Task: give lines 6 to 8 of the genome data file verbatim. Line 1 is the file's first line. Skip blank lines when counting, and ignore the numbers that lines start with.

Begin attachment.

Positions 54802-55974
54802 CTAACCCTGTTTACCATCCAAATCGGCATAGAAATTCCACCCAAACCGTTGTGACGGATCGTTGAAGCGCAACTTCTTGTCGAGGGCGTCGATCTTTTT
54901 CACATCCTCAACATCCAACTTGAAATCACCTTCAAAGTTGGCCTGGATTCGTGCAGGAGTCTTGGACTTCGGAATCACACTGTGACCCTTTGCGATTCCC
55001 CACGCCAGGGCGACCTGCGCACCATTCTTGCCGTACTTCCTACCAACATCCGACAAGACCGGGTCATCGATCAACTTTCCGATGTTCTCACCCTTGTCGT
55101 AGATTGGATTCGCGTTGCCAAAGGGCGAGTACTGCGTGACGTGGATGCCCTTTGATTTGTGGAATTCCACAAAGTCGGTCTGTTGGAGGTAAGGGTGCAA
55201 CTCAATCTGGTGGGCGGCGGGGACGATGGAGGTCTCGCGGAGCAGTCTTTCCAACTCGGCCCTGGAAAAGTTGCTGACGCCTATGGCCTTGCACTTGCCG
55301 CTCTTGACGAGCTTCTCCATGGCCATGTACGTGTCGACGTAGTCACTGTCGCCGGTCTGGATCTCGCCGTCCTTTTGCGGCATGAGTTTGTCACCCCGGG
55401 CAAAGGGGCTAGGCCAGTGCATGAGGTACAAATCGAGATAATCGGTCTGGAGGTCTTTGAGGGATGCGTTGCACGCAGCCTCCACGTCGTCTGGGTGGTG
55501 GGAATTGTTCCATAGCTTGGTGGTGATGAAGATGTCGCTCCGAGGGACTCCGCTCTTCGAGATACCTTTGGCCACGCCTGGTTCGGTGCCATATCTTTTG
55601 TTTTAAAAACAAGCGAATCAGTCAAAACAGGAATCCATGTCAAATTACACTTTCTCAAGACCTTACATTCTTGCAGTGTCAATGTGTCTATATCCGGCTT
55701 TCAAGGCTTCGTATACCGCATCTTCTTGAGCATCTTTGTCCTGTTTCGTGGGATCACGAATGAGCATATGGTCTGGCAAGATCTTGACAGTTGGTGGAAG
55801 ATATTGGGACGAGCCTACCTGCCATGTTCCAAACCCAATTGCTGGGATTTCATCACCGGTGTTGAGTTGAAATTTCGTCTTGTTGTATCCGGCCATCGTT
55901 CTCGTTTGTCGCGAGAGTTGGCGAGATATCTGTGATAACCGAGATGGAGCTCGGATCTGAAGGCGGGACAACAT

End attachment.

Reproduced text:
55201 CTCAATCTGGTGGGCGGCGGGGACGATGGAGGTCTCGCGGAGCAGTCTTTCCAACTCGGCCCTGGAAAAGTTGCTGACGCCTATGGCCTTGCACTTGCCG
55301 CTCTTGACGAGCTTCTCCATGGCCATGTACGTGTCGACGTAGTCACTGTCGCCGGTCTGGATCTCGCCGTCCTTTTGCGGCATGAGTTTGTCACCCCGGG
55401 CAAAGGGGCTAGGCCAGTGCATGAGGTACAAATCGAGATAATCGGTCTGGAGGTCTTTGAGGGATGCGTTGCACGCAGCCTCCACGTCGTCTGGGTGGTG